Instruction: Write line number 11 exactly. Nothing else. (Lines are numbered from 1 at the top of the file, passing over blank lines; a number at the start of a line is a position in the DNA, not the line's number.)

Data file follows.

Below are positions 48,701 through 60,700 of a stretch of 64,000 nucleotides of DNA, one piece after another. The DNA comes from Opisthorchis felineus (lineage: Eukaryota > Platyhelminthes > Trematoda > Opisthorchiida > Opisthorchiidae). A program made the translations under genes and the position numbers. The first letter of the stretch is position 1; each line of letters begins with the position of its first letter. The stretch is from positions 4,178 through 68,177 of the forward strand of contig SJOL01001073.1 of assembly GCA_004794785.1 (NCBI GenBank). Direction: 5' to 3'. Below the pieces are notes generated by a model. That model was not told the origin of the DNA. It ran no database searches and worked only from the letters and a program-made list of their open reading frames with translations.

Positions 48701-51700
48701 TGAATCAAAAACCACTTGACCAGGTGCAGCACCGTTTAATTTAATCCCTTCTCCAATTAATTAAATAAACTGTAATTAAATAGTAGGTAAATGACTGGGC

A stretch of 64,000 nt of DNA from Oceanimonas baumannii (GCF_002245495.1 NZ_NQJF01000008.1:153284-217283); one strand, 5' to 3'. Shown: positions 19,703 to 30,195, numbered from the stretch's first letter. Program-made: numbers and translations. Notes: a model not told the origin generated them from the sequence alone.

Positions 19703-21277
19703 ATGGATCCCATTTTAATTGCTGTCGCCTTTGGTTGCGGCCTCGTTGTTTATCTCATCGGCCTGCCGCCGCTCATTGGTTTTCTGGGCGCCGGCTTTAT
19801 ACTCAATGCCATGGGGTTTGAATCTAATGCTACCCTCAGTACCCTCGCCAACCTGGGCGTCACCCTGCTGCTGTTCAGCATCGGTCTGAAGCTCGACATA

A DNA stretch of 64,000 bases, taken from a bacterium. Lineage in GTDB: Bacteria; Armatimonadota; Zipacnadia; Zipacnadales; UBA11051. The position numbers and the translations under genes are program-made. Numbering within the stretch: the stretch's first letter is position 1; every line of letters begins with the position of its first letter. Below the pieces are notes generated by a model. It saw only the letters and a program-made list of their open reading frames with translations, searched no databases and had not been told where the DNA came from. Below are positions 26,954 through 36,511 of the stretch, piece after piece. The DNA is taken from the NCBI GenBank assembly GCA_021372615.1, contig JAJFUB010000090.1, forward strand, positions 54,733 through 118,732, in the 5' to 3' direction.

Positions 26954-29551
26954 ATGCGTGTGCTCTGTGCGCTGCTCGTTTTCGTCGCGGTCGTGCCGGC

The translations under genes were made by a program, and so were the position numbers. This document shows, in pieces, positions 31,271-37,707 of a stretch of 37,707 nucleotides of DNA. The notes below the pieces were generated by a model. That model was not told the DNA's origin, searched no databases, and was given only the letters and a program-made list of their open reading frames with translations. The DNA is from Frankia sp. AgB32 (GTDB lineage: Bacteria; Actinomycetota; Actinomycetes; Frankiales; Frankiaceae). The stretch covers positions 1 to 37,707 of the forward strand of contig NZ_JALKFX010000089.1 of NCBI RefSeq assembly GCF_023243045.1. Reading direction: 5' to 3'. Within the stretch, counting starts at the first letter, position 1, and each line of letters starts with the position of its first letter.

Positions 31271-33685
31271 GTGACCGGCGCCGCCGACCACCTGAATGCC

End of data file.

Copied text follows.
The translations under genes were made by a program, and so were the position numbers. This document shows, in pieces, positions 31,271-37,707 of a stretch of 37,707 nucleotides of DNA. The notes below the pieces were generated by a model. That model was not told the DNA's origin, searched no databases, and was given only the letters and a program-made list of their open reading frames with translations. The DNA is from Frankia sp. AgB32 (GTDB lineage: Bacteria; Actinomycetota; Actinomycetes; Frankiales; Frankiaceae). The stretch covers positions 1 to 37,707 of the forward strand of contig NZ_JALKFX010000089.1 of NCBI RefSeq assembly GCF_023243045.1. Reading direction: 5' to 3'. Within the stretch, counting starts at the first letter, position 1, and each line of letters starts with the position of its first letter.